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Eminence, Mo, Shannon County Current Wave, serving Birch Tree, Winona, Eminence, Timber and Summersville
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Serving Eminence, Timber, Winona, Birch Tree and Summersville Missouri


 

 

  

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The Rugged Life

I'm a member of a Facebook group called Off-Grid Wilderness Living, and most of the folks on there who desire to live off-grid and off-the-land have this notion that the only way to do that properly is to move to Alaska. Now I'm sure Alaska is a right good place to live the rugged life and is also probably one of the most gorgeous places in the US. But there's one slight problem with it...it's an ice block 99.9% of the time and is ALWAYS trying to kill you, according to the men in the Mountain Men reality show.

Good news is, there's other places you can live primitively without having to freeze your blessed seater off just to survive or struggling with the threat of sudden death lurking around every corner, waiting for you to make a slip-up. In fact, you can off-grid it, raise your own food, hunt AND still have that slightly dangerous atmosphere right here in the Missouri Ozark Mountains.

If it's the lack of indoor plumbing you want...no sweat! All you got to do is build a house without it? You'll get to fully struggle through droughts, possibly being too pregnant to carry much water in the first place, deal with frozen-solid, water barrels or troughs in the winters, and dealing with the water in those barrels turning green in the summer time and getting infested with mosquitoes. A true off-grid experience I must say. Hacking through a solid barrel of ice with a hatchet just so one can wash the dishes can be quite time consuming. But hey...at least you're not like everybody else during a big freeze whose having to deal with frozen pipes.

Now then...the whole freezing to death adventure. There's so many other ways to die dramatically, so why get stuck on the freezing to death idea by moving to Alaska? Yes, I actually knew of a family who froze to death while out hiking not far from us, but in general, Missouri isn't that cruel. How about drowning? Our many rivers and creeks are very willing to take the life of someone who's possibly being careless.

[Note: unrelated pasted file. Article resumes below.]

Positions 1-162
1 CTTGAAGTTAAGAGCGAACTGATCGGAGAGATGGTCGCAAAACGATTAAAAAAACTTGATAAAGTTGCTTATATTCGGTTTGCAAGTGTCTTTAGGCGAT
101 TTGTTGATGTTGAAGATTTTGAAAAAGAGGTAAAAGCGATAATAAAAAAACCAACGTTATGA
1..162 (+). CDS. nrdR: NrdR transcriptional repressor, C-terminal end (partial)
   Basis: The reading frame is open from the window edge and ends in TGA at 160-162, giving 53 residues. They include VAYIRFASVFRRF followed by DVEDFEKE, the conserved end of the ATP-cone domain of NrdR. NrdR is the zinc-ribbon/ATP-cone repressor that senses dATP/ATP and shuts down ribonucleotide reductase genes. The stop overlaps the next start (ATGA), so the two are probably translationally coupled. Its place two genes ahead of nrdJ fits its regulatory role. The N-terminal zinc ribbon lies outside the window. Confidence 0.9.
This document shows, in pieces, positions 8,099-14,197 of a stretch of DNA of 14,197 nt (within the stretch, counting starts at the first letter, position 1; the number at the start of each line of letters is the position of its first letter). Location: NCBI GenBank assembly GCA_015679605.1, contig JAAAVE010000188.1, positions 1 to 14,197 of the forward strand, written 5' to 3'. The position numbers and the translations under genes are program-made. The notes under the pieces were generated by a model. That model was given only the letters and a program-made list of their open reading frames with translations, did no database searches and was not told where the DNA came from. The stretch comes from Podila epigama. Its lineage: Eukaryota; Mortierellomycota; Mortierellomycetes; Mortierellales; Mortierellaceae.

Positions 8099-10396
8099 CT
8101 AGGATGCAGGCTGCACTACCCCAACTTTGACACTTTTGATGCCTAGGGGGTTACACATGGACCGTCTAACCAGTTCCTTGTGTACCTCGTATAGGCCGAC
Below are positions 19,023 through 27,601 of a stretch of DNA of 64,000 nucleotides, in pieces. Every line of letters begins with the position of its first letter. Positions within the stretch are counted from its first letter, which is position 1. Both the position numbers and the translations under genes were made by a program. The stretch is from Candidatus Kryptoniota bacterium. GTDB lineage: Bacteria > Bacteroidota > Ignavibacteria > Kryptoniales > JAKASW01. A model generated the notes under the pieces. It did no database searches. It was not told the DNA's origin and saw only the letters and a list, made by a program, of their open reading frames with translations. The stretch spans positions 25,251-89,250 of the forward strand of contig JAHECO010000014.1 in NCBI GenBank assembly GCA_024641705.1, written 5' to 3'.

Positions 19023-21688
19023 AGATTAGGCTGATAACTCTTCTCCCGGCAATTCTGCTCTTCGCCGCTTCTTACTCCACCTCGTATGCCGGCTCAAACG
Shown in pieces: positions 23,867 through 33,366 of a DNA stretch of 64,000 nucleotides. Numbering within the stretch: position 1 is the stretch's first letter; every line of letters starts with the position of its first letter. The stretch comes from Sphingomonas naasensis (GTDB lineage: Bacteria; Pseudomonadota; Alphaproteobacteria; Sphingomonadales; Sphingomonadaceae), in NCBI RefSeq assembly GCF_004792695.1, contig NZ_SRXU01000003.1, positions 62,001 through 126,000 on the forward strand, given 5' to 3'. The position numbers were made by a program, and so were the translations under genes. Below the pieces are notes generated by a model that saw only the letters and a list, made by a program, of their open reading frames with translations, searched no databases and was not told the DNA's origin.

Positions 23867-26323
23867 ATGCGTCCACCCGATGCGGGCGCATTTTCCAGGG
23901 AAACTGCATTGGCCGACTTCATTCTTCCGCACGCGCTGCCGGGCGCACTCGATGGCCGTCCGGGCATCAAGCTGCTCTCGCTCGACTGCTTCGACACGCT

Logging! Another hazardous occupation that can be obtained here in MO. Even the guy who's just going out to cut some firewood can end up seriously injured, or worse. And then there's splitting the wood. There's no law against using a good, old fashioned ax to split your firewood in MO, and there's always that chance of miscalculating your aim and hitting your leg instead. I'm sure it hurts just as bad in MO as it would in Alaska...only you don't have to bleed to death because you're so far from help.

Food. Yes, it is most fulfilling to be able to grow your own fruits and vegetables, and hunt or raise your own meat. And it's so much healthier for you. However, moving to the coldest state in the US to find meat to kill and to attempt to grow something doesn't sound too terribly smart to me. These off-grid dreamers must not realize that not only do we have deer in MO, but we now have elk and bears that may end up with a hunting season in the matter of a few years. And we certainly have a larger window of opportunity to grow edible foods before everything freezes.If it's "If I can't get this garden to grow, or if I'm unable to down a deer, I'll die", drama you want, just wait for that first drought to hit and you realize you can't haul enough water to keep the garden alive. Or move to a remote area where poachers are known to clean out the valley just before a season starts. You're sure to strike out at some point. But instead of dying of starvation like all these Alaska reality people seem to be at the verge of doing, drive the hour and a half to town and buy some food for pity's sake.